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An extremely fragile, ancient Hebrew scroll has been digitally unwrapped for the first time, revealing the earliest copy ever found of an Old Testament Bible scripture, researchers said Wednesday.
Known as the En-Gedi scroll, it contains text from the Book of Leviticus, and dates at least to the third or fourth century, possibly earlier, according to the report in the journal Science Advances.
The deciphering of its contents is described in the journal as a "significant discovery in biblical archeology."
The scroll is not the oldest ever found—that honor belongs to the biblical Dead Sea Scrolls which range from the third century BC to the second century of the common era (AD).
Radiocarbon analysis has shown that the En-Gedi scroll dates to the third or fourth century AD.
Some experts think it is older than that. An analysis of the handwriting style and the way the letters are drawn suggests it could date to the second half of the first century or the beginning of the second century AD.
Its contents were long thought to be lost forever, because it was burned in a fire in the 6th century and was impossible to touch without dissolving into chunks of ash.
The scroll was found by archeologists in 1970 at En-Gedi, the site of a large, ancient Jewish community dating from the late 8th century BC.
A new gene therapy technique being developed by researchers at MIT is showing promise as a way to prevent breast cancer tumors from metastasizing. The treatment, described in a paper published today in the journal Nature Communications, uses microRNAs — small noncoding RNA molecules that regulate gene expression — to control metastasis.
The therapy could be used alongside chemotherapy to treat early-stage breast cancer tumors before they spread, according to Natalie Artzi, a principal research scientist at MIT’s Institute for Medical Engineering and Science (IMES) and an assistant professor of medicine at Brigham and Women’s Hospital, who led the research in collaboration with Noam Shomron, an assistant professor on the faculty of medicine at Tel-Aviv University in Israel.
“The basic idea is that if the cancer is diagnosed early enough, then in addition to treating the primary tumor with chemotherapy, one could also treat with specific microRNAs, in order to prevent the spread of cancer cells that cause metastasis,” Artzi says. The regulation of gene expression by microRNAs is known to be important in preventing the spread of cancer cells. Recent studies by the Shomron team in Tel-Aviv have shown that disruption of this regulation, for example by genetic variants known as single nucleotide polymorphisms (SNPs), can have a significant impact on gene expression levels and lead to an increase in the risk of cancer.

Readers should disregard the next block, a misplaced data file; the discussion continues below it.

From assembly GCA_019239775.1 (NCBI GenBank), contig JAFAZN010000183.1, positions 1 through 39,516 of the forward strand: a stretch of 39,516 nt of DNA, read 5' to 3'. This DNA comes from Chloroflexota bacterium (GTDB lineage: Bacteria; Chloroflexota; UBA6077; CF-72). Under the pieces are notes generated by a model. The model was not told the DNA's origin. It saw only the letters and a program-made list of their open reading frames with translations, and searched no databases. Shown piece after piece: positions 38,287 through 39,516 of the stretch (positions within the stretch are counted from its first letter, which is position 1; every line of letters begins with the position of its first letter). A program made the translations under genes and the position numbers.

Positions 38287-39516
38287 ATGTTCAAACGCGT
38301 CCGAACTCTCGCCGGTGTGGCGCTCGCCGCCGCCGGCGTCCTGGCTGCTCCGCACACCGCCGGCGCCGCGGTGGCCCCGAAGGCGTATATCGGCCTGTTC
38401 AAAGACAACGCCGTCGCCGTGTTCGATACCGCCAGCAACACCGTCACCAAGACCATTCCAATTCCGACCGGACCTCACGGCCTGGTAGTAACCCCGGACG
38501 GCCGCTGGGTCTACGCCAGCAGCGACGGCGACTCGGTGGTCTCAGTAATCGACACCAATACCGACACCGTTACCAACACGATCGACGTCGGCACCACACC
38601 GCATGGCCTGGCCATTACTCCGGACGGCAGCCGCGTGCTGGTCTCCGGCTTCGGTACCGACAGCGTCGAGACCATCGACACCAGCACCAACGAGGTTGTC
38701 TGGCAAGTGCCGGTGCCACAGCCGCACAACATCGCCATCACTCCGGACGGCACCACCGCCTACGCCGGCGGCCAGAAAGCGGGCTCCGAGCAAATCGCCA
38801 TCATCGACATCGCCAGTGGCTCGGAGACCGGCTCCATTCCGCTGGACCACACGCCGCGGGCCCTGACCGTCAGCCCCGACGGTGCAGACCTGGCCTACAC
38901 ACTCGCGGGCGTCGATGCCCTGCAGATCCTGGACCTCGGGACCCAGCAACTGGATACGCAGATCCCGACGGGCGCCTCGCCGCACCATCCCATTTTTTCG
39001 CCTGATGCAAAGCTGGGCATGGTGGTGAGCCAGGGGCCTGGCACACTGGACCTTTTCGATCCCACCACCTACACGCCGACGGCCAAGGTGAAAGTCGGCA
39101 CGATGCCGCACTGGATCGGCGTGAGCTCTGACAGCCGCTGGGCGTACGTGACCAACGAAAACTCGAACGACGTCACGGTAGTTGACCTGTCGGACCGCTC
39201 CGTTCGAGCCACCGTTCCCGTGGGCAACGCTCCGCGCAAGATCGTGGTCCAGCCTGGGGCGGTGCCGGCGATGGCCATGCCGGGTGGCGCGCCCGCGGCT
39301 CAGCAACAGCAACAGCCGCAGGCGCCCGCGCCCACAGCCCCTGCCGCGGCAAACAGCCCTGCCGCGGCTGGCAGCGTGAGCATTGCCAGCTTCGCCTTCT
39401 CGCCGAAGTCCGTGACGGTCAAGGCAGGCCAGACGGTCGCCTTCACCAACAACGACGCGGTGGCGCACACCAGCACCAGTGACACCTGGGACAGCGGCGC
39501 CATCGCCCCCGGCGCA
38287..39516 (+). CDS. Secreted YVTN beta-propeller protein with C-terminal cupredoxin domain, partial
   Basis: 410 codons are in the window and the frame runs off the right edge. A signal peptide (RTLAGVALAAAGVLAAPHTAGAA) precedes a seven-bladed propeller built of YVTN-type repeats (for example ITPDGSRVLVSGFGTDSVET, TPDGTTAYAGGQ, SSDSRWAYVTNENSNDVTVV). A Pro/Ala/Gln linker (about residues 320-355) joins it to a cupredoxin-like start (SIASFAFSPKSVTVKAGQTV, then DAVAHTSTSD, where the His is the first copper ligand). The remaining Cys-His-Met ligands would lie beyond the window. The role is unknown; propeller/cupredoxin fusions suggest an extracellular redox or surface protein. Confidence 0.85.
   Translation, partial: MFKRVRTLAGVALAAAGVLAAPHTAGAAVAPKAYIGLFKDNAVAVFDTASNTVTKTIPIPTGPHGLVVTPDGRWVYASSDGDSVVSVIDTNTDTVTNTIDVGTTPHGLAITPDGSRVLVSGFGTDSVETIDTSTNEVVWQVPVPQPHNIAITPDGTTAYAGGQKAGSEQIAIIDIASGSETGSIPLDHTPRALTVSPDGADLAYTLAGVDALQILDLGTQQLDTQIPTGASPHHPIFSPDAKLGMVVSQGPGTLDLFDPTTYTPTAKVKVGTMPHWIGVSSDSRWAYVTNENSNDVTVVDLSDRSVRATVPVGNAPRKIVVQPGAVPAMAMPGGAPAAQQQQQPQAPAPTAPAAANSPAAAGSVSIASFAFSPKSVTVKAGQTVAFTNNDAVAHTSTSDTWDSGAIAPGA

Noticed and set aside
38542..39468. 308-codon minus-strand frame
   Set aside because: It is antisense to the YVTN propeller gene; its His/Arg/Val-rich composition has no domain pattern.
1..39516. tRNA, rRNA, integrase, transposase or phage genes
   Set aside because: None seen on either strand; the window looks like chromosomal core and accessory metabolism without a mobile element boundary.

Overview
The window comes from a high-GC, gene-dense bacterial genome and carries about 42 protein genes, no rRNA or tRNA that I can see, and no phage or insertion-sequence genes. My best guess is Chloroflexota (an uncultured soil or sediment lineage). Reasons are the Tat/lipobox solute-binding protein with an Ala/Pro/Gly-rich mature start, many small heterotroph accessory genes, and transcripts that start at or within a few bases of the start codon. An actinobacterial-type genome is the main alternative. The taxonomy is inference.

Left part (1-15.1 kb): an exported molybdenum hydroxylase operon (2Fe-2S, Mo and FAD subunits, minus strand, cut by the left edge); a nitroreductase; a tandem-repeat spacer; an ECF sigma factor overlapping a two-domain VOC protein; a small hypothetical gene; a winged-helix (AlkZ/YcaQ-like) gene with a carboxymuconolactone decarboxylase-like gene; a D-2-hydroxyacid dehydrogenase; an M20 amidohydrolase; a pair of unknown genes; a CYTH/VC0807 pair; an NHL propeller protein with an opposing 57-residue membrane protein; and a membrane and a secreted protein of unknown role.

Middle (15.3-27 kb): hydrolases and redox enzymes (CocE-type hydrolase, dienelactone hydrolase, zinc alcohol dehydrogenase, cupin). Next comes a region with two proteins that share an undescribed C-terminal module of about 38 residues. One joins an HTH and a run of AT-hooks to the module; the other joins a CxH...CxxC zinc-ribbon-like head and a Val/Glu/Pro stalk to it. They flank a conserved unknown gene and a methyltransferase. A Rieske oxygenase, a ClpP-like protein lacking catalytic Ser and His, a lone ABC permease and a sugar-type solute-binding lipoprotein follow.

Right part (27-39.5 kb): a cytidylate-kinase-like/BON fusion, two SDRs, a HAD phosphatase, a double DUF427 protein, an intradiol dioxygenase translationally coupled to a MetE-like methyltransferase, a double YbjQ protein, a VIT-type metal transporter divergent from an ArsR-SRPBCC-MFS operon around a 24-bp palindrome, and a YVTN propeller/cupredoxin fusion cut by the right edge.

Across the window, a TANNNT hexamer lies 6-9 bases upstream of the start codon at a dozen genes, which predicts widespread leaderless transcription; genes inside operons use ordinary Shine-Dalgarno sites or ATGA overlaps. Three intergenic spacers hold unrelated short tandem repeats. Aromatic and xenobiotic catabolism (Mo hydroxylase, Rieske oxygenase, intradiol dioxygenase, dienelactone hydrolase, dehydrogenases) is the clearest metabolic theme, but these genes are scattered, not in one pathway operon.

To identify the specific microRNAs that play a role in breast cancer progression and could therefore potentially be used to suppress metastasis, the research teams first carried out an extensive bioinformatics analysis. They compared three datasets: one for known SNPs; a second for sites at which microRNAs bind to the genome; and a third for breast cancer-related genes known to be associated with the movement of cells.
This analysis revealed a variant, or SNP, known as rs1071738, which influences metastasis. They found that this SNP disrupts binding of two microRNAs, miR-96 and miR-182. This disruption in turn prevents the two microRNAs from controlling the expression of a protein called Palladin. Previous research has shown that Palladin plays a key role in the migration of breast cancer cells, and their subsequent invasion of otherwise healthy organs.
When the researchers carried out in vitro experiments in cells, they found that applying miR-96 and miR-182 decreased the expression of Palladin levels, in turn reducing the ability of breast cancer cells to migrate and invade other tissue. “Previous research had discussed the role of Palladin in controlling migration and invasion (of cancer cells), but no one had tried to use microRNAs to silence those specific targets and prevent metastasis,” Artzi says. “In this way we were able to pinpoint the critical role of these microRNAs in stopping the spread of breast cancer.”
A new study offers compelling evidence that a novel form of the dangerous superbug Methicillin-Resistant Staphylococcus aureus (MRSA) can spread to humans through consumption or handling of contaminated poultry. The research
Pattern classification of human brain activity provides unique insight into the neural underpinnings of diverse mental states. These multivariate tools have recently been used within the field of affective neuroscience to classify distributed patterns of brain activation evoked during emotion induction procedures. Here we assess whether neural models developed to discriminate among distinct emotion categories exhibit predictive validity in the absence of exteroceptive emotional stimulation. In two experiments, we show that spontaneous fluctuations in human resting-state brain activity can be decoded into categories of experience delineating unique emotional states that exhibit spatiotemporal coherence, covary with individual differences in mood and personality traits, and predict on-line, self-reported feelings. These findings validate objective, brain-based models of emotion and show how emotional states dynamically emerge from the activity of separable neural systems.
Pigeons can learn to distinguish real words from non-words by visually processing their letter combinations, surprising new research from the University of Otago in New Zealand and Ruhr University in Germany shows.
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